First, let's identify the problem. Aversion (Dosa) in the mind is expressed as anger, and anger raises the danger of it manifesting in many physical ways; it is a common source of physical violence, harsh words, divisive words. The kamma of physical violence is something that is obviously can be seen and has serious lasting consequences both for the person who does it, and the person who is a victim of it, but divisive and harsh words are also things that can lead to problems just as damaging. It needs to be clearly understood that any act done with Dosa leads to powerful dangerous results, namely pushing one closer to birth in a hell realm.

Then there's the antidotes to Dosa, namely Compassion (karuṇā), Good will (mettā), and Patience (khanti). 

The reason I put compassion first is because in my case, I don't get angry unless I presume there is actually an intentional act done to cause harm. At that point, anger is a plea for immediate action for something that needs to be rectified right there and right now. Instead of acting, the sting remains at the wrong left unaddressed. To me, a willful act of harm is not going to immediately be followed by a wish for good will, because it's actually really hard to do right off. It's why metta needs to be cultivated toward a friend and a neutral person before cultivating it for a difficult person. So instead the first thing that is aroused is compassion for the person who is wronged. 

That compassion arises pretty naturally, and then it becomes easier to direct that same compassion for someone who is doing wrong by understanding that they're also harming themselves by committing this wrongful act. Some people also don't often commit these harmful acts because they're happy people. All people are heirs to their kamma, and anything done to harm someone whether out of greed, ignorance, or malice will feel painful results. That pain might not be immediate, but it'll come. After compassion is developed for the wrongdoer, then it is easier to cultivate good will, and when the problem they created needs to be addressed with patience. The big issue with anger of this kind is the knowledge that it doesn't often have an immediate solution quick enough to put the mind at ease. So part of dealing with it needs to be learning to cope with unease. 

Some Suttas and lessons that have helped me: 

Vipaka Sutta
https://www.accesstoinsight.org/tipitaka....than.html

Kodhana Sutta
https://www.accesstoinsight.org/tipitaka....nymo.html

Venerable Piyatissa's Lesson on the Elimination of anger
https://www.accesstoinsight.org/lib/auth...bl068.html

Aghata Sutta
https://www.accesstoinsight.org/tipitaka....than.html

Acharya Buddharakkhita's lesson on Positive Response
https://www.accesstoinsight.org/lib/auth...bl109.html

If you can offer more help with this kind of defilement, please feel free to help and offer some more insight, and hopefully it'll help more people than just me.

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  Hello, everyone!
Posted by: Wizard_in_the_Forest - 04-22-2018, 07:50 PM - Forum: Introductions - Replies (2)

I started the search for a more wholesome life after I discarded the spiritual life offered to me by a concerned friend. This friend wanted to introduce me to Christianity, before then I was a nominal Catholic whose parents did not actually believe any of it. I read the Bible and very quickly rejected it for its unsettling and violent nature. I then began to read some of the classics, looking for a moral and effective way of living my life. I started practicing alone when I was thirteen after reading several Suttas from the Majjhima Nikaya on Access to Insight. The first sutta I read was the Sigalovada Sutta translated by Narada Thera and I was taken by how wholesome it was. The delight in the morality it promoted only took a backseat to the real liberation the Buddha offered when I started to read the Vitakkasanthana Sutta and put his teachings to the test. Ultimately it is what changed my mind for the better, as my concentration became sharper, and my life was less leaden by the problems that surrounded me.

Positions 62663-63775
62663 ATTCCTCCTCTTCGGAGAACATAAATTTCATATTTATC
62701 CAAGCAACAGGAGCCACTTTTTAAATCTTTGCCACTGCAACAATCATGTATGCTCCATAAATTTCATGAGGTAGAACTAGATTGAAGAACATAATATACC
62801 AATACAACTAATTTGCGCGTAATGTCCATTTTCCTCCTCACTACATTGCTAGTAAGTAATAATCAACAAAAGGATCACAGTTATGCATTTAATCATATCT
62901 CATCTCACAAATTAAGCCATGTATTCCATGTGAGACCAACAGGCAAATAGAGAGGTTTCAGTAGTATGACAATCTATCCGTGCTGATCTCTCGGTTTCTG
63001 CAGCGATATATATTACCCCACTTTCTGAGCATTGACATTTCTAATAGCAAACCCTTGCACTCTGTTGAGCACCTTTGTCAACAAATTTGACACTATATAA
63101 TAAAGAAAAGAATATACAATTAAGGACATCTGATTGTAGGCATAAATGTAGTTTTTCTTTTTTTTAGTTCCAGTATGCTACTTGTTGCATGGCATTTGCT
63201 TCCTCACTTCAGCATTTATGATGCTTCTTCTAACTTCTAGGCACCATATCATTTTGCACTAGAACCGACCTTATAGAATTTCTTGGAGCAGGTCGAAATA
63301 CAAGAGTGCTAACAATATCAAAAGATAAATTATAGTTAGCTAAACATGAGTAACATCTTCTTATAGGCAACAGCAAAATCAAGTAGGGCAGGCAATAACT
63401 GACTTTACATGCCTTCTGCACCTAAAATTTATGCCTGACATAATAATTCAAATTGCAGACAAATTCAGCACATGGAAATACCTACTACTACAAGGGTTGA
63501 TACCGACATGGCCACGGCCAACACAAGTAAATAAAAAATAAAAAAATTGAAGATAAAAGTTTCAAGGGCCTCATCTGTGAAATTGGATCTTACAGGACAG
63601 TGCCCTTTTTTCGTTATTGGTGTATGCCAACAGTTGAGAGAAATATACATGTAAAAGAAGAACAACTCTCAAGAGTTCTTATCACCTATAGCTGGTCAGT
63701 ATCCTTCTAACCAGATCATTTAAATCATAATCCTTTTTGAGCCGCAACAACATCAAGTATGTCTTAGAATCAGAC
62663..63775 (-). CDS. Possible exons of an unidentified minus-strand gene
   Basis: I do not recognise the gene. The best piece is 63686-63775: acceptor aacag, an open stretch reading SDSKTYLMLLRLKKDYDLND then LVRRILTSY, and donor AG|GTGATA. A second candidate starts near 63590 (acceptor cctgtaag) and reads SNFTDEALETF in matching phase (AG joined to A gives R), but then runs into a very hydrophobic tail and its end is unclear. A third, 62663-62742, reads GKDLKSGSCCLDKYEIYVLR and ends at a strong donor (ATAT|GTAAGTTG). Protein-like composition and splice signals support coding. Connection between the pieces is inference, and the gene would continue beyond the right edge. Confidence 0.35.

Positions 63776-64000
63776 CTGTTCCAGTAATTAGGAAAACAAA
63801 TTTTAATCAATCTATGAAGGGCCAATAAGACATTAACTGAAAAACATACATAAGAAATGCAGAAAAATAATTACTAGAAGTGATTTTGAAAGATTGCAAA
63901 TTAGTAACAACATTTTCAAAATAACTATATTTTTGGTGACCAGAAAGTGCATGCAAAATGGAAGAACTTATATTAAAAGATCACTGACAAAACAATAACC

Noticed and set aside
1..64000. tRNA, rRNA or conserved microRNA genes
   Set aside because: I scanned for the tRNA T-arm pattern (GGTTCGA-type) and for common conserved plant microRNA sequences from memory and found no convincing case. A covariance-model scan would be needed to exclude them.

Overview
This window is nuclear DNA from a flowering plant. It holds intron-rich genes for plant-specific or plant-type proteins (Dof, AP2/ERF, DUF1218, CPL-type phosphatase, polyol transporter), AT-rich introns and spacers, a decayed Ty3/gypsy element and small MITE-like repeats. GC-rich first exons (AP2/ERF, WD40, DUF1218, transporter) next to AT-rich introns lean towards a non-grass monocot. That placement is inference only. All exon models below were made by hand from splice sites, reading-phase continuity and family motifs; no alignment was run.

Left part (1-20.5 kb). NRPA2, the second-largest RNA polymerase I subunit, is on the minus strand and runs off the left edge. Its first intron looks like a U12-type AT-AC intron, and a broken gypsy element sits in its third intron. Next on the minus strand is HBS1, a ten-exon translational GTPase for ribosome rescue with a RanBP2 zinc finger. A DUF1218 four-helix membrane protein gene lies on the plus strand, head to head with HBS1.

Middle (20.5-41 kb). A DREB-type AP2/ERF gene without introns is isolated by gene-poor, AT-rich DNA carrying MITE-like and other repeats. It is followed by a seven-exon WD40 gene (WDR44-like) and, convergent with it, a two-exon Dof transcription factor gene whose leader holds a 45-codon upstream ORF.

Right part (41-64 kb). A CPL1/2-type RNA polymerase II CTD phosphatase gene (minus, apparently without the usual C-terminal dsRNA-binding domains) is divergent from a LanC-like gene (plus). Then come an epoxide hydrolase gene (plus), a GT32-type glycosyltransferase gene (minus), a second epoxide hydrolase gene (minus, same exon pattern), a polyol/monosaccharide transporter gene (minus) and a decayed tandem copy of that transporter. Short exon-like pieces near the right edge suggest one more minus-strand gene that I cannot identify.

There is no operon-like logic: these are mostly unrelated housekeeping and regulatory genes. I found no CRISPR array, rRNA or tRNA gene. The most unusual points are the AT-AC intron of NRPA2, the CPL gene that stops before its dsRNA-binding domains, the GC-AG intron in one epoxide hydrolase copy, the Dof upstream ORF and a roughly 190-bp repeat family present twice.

After many religious texts, I found nothing satisfied me more than the Dhamma, so my curiosity turned to genuine respect and I felt solid enough in my understanding to look for a teacher. I looked for a preceptor, but since I was a teenage spiritual seeker and I did not follow the religion of my family, they and I didn't know where to even go. I did not really know my community since my family were immigrants from Central America, so I had no idea where to search in the first place. I read the Khaggavisana Sutta and realized I didn't really need to go and look for a preceptor, my saṃvega was already strong enough for me to feel confident enough to take refuge by myself using the dhamma presented as my teacher. I took the precepts and refuge right then and took my study with increasing rigor. Now I'm thirty something, and am way different from that little girl digging through spiritual books in the library and am still going strong. 

Either way, I hope that we can all be good friends.

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  Mental noting vs Commentary thinking
Posted by: budo - 04-15-2018, 09:55 AM - Forum: Insight Meditation - Replies (1)

I try to mental note everything all the time, when I'm brushing my teeth or showering, it's mostly "feeling feeling feeling, hearing hearing hearing". Is the purpose of mental noting to keep us present and away from commentary thinking? Whenever I have commentary thinking (like a script/story) it seems to take me off into imagination land which takes me away from the present moment.  Commentary thinking seems to be based on past and future, which seems to be based on anxiety/restlessness. For example, in the past I would think of what I should say in a future scenario, or what I should have said in a past scenario, and this puts me into imagination land, which is away from the present moment.

Also, should one keep mental notes at the 5 aggregates level instead of detailed noting? For example, instead of noting "brushing teeth" one would note "feeling, hearing, seeing".. what about "Touching" vs "Feeling"?  Also, if I am imagining something in my head should I note "seeing" or "imagining"?

I noticed as well that if my attention is on feeling this gets me into "liking" and "disliking", and "wanting/not wanting", but if my attention is on another sensation like hearing then I am less attached to wanting/liking/disliking. Should one try to control the attention in this manner, or is it better to note the dominant sensation?

Thank you